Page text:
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Publication numberUS4651792 A
Publication typeGrant
Application numberUS 06/626,772
Publication dateMar 24, 1987
Filing dateJul 2, 1984
Priority dateJul 2, 1984
Fee statusPaid
Publication number06626772, 626772, US 4651792 A, US 4651792A, US-A-4651792, US4651792 A, US4651792A
InventorsRobert D. Taylor
Original AssigneeAllen F. Ehle
Export CitationBiBTeX, EndNote, RefMan
External Links: USPTO, USPTO Assignment, Espacenet
Automatic tire pressurizing system
US 4651792 A
Abstract
A tire pressurizing system is provided for automatically pressurizing a pneumatic tire. The system employs centrifugal force to actuate a pump which is attached to the interior of the tire. Centrifugal force causes a pump actuating member to follow a different orbital path around a rotating tire from the path of the pump housing, which is attached to the tire. The difference is due to the flexing of the tire in the load bearing "footprint" area. The result is reciprocation of the actuating member, which in turn operates a pump. Piston and diaphragm pump embodiments are disclosed. An automatic pressure regulator is also provided.
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Claims(17)
What is claimed is:
1. Pneumatic tire pressurizing means for automatically pressurizing a load-bearing tire during the rotation thereof, comprising a pump housing, an attaching base for attaching said pump housing to the interior surface of a tire at a location adjacent the exterior road contact surface of the tire, conduit means for supplying air from outside the tire to said pump housing, pump means in said pump housing for drawing air through said conduit means and for pressurizing the air for delivery to the interior of the tire, said pump housing and pump meams being entirely inside the tire and attached to the tire only by said attaching base, said pump means including an actuating member supported for movement relative to said pump housing in a direction generally radial with respect to the tire between a radially inward first position and a radially outward second position, and first biasing means for urging said actuating member toward said first position, wherein said pump housing is deflected from a circular orbital path around a rotating tire when said pump housing enters the flattened load-bearing portion on which a load-bearing tire rests, said first biasing means yielding to centrifugal force and inertia acting on said actuating member when said pump housing is deflected from a circular orbit to permit said actuating member to follow a different orbital path from said pump housing such that said pump housing and said actuating member are moved relative to one another toward said second position against the force of said first biasing means, said actuating member being subsequently returned to said first position by said first biasing means, whereby reciprocating relative motion is induced between said pump housing and said actuating member to operate said pump means during each rotational orbit of the tire.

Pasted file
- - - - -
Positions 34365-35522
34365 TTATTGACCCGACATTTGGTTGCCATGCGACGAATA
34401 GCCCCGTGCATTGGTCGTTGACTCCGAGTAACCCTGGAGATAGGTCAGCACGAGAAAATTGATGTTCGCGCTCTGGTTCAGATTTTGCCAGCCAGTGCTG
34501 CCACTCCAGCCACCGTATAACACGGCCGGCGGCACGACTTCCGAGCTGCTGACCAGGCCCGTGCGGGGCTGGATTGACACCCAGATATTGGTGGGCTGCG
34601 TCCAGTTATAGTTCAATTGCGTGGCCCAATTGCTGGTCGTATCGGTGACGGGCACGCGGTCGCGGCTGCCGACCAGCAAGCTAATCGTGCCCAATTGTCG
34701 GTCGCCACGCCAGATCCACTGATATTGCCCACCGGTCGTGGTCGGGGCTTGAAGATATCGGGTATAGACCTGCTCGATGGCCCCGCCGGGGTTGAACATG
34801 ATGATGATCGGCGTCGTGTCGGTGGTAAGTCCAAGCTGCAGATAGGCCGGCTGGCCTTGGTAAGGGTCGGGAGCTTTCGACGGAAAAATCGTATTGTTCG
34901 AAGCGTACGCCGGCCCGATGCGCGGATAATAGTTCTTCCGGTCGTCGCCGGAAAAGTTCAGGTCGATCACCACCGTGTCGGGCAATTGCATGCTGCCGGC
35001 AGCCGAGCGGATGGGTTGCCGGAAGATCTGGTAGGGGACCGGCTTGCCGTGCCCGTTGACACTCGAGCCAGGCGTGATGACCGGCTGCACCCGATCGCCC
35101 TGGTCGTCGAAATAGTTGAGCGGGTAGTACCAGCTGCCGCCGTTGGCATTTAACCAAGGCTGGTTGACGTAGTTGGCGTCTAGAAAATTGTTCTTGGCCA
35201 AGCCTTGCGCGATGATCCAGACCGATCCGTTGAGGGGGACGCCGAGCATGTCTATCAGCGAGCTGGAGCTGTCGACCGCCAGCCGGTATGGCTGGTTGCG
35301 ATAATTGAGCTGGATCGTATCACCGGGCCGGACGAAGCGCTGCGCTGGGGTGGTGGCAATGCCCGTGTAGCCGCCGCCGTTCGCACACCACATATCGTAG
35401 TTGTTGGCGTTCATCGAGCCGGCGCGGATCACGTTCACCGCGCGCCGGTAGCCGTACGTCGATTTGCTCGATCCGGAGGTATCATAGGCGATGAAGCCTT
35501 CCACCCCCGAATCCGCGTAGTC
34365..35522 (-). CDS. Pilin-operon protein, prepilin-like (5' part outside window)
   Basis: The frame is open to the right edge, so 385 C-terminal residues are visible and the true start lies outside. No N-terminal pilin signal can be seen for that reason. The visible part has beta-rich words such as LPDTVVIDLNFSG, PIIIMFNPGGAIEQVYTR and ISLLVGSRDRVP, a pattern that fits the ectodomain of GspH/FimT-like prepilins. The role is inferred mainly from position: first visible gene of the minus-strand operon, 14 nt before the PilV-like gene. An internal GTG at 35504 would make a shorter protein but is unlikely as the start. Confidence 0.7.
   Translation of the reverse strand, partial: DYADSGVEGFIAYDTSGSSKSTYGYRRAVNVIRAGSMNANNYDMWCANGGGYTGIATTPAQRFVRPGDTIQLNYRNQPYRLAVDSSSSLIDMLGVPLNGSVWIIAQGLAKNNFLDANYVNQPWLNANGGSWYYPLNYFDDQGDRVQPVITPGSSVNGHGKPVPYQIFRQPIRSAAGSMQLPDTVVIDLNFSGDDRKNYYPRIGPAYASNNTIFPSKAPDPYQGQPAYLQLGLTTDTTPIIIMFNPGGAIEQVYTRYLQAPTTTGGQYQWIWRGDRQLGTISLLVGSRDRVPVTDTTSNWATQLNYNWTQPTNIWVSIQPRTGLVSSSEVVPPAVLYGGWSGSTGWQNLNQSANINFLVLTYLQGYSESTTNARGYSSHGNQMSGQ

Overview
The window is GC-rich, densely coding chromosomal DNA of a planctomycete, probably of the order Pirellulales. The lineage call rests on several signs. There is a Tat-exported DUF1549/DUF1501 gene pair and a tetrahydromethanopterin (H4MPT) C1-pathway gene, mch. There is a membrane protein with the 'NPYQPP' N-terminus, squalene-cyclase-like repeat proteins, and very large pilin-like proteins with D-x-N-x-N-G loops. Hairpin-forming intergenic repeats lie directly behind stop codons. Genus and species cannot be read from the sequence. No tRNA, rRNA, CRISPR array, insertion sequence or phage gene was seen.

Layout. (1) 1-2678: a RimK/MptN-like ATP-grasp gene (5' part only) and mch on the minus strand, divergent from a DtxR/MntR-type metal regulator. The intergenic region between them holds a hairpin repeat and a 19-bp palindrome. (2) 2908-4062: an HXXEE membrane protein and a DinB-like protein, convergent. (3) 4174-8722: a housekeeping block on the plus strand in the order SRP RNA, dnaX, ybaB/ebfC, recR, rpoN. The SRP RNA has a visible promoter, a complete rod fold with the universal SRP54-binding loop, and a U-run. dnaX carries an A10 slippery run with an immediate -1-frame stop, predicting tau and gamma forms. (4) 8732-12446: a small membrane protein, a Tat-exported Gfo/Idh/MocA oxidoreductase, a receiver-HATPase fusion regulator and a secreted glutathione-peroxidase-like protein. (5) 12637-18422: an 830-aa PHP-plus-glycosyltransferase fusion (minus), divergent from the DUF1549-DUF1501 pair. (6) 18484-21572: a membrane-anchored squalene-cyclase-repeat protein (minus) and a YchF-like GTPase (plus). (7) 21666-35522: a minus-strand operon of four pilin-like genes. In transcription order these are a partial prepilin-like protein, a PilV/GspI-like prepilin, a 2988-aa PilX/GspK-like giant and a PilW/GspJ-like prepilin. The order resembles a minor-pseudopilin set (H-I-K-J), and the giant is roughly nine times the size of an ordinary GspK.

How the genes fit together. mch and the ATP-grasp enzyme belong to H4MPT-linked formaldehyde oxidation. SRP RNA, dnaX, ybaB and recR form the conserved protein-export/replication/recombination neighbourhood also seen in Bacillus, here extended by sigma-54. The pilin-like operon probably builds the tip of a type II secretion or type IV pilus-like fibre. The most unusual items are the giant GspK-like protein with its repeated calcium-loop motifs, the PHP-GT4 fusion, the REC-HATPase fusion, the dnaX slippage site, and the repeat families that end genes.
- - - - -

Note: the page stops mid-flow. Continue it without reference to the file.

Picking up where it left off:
2. Tire pressurizing means as in claim 1 in which said pump means includes first and second pump chambers within said pump housing, said actuating member being disposed between said pump chambers.
3. Tire pressurizing means as in claim 2 in which said first pump chamber communicates with said conduit means and movement of said actuating member from said first to said second position increases the volume of said first pump chamber and serves to draw air through said conduit means into said pump housing.